Mets first baseman Ike Davis will scale back his rehabilitation for a bone bruise in his left ankle and almost certainly will miss the rest of the season.
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Davis has been out since colliding with David Wright on May 10 while trying to field a popup at Coors Field. He began running in the past few weeks but there has been little improvement in the ankle. He saw several doctors Friday in New York and the consensus was to have him stop jogging but not eliminate all activity.
”His bone bruise looks roughly the same,” Mets general manager Sandy Alderson said Friday. ”At this point it’s not looking good for his return.”
Davis was off to a strong start in his second major league season, batting .302 with seven homers and 25 RBIs. But after trying rest, wearing a protective boot that may have hindered his recovery by limiting circulation and receiving cortisone shots, he sounded resigned to waiting until next season to play again.
Davis has been hitting off a tee and says the ankle doesn’t hurt when he throws, just when he runs and moves side to side.
”I’ve been out for over three months now. That’s like more than an offseason,” Davis said. ”I feel like I would have to start a new season if I came back this year anyway. I’ve got to get healthy. I can’t have this thing nagging me for years.”
Alderson said the team’s doctors hope the injury can heal without the need for surgery – which could be similar to microfracture surgery. If Davis does need an operation, Alderson said he should be ready by spring training.
”There is some cartilage involvement which creates a question mark,” Alderson said. ”This is one where there is not a nice road map.”
Alderson also said he has not given up on the possibility that ace Johan Santana will pitch for the Mets this season.
Santana was diagnosed with fatigue in his surgically repaired left shoulder on Thursday and will stop throwing until he regains his strength.
The two-time Cy Young winner had surgery on his shoulder capsule last September.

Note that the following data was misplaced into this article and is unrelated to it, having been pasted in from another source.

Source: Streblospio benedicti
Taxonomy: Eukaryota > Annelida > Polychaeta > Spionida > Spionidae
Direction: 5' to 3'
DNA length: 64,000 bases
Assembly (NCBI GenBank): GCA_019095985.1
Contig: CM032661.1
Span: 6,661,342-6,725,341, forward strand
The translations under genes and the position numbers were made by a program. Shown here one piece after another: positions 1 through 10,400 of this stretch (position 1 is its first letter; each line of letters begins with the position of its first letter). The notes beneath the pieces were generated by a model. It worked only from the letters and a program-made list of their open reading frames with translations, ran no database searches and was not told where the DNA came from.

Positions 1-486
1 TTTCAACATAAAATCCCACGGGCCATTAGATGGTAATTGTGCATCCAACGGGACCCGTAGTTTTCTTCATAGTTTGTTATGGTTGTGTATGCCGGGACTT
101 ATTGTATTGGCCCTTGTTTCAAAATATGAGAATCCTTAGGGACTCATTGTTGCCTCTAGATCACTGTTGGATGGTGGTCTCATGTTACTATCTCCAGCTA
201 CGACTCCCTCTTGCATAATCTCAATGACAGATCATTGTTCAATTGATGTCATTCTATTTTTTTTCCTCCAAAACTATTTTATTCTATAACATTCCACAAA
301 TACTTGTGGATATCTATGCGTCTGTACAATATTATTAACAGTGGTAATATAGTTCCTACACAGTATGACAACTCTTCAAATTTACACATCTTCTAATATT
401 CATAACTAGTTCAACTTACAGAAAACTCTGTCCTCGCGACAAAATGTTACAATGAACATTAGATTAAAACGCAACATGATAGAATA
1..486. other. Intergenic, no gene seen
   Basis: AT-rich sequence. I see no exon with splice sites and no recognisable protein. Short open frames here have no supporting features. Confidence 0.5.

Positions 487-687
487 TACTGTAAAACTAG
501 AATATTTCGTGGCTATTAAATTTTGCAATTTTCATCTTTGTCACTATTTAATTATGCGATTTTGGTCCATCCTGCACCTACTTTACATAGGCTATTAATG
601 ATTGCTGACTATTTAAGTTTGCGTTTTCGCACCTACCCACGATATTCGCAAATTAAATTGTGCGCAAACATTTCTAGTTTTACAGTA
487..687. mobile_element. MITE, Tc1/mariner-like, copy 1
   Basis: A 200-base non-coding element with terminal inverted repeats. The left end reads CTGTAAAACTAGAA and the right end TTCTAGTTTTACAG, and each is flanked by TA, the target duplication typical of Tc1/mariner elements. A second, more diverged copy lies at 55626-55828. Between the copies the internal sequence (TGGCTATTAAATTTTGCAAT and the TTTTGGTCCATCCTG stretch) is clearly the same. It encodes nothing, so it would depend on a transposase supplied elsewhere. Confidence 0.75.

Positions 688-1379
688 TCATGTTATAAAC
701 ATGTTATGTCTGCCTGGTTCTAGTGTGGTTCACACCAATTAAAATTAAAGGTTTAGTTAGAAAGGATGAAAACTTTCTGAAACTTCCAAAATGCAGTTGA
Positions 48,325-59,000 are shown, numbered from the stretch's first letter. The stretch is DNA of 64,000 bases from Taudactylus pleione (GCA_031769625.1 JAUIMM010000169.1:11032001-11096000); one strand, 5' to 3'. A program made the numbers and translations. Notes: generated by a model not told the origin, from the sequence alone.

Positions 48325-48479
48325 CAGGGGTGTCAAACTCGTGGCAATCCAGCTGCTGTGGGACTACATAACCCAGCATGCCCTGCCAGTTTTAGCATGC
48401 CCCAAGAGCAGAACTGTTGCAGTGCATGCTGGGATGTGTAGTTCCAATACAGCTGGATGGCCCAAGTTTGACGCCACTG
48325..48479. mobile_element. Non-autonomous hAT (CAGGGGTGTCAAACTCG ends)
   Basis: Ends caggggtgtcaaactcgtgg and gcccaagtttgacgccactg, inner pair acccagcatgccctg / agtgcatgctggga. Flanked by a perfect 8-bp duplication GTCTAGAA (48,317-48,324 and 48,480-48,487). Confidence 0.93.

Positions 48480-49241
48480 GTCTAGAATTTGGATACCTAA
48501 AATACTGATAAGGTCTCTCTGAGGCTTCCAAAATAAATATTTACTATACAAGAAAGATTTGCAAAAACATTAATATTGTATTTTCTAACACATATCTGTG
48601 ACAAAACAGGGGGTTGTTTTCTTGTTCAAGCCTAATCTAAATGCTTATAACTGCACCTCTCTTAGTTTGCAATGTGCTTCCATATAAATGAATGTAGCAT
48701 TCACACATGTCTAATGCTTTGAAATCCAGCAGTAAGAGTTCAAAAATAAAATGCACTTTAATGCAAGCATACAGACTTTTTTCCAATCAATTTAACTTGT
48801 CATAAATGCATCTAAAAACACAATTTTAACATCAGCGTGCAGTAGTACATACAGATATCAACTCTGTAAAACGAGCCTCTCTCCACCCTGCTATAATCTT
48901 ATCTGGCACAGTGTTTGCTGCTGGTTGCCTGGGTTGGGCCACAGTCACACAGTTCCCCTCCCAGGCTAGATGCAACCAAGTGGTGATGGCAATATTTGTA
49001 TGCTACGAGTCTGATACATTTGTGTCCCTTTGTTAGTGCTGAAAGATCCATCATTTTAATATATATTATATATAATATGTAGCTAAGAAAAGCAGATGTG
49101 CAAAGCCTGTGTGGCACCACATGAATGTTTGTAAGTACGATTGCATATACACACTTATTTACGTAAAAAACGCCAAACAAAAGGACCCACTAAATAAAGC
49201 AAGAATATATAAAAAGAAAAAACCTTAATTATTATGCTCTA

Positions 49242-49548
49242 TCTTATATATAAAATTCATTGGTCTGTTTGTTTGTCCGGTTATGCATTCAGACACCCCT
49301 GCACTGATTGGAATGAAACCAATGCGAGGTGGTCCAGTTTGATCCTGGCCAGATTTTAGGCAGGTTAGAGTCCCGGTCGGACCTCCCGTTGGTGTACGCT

Santana has been rehabbing in Port St. Lucie and he pitched three scoreless innings last week for Class A St. Lucie in his first rehabilitation outing.
A day later, Sanatana followed what would be his usual routine and played long toss and then threw a bullpen session the next day.
Doctors told him that was too much, that he should have taken the day off after the start to see how his arm reacted.
”We can forget this is rehab. I was trying to do everything I do in the regular season,” Santana said. ”It’s something you have to get into the routine and listen to your body.”
Santana was scratched from his next scheduled start and he flew to New York to see doctors.
He will stay with the team for its six-game homestand that began Friday against Atlanta and he will not throw but will continue with the exercises that are part of his therapy.
He should resume throwing when he returns to Florida.
”The next step would not be to go back and pitch another three or four innings – probably go back to side work once he’s ready to go,” Alderson said. ”Probably gets us into early, mid-September at this point.”
The Mets hope Santana can pitch again this season, more for his psyche than anything.
”I think that Terry (Collins) and I believe that there is some value to him throwing before the end of the season, whether that’s at the major league level or at the minor league level. I think there’s some value to get him to see how far he can progress,” Alderson said. ”If it’s not possible he won’t be pushed to do it.”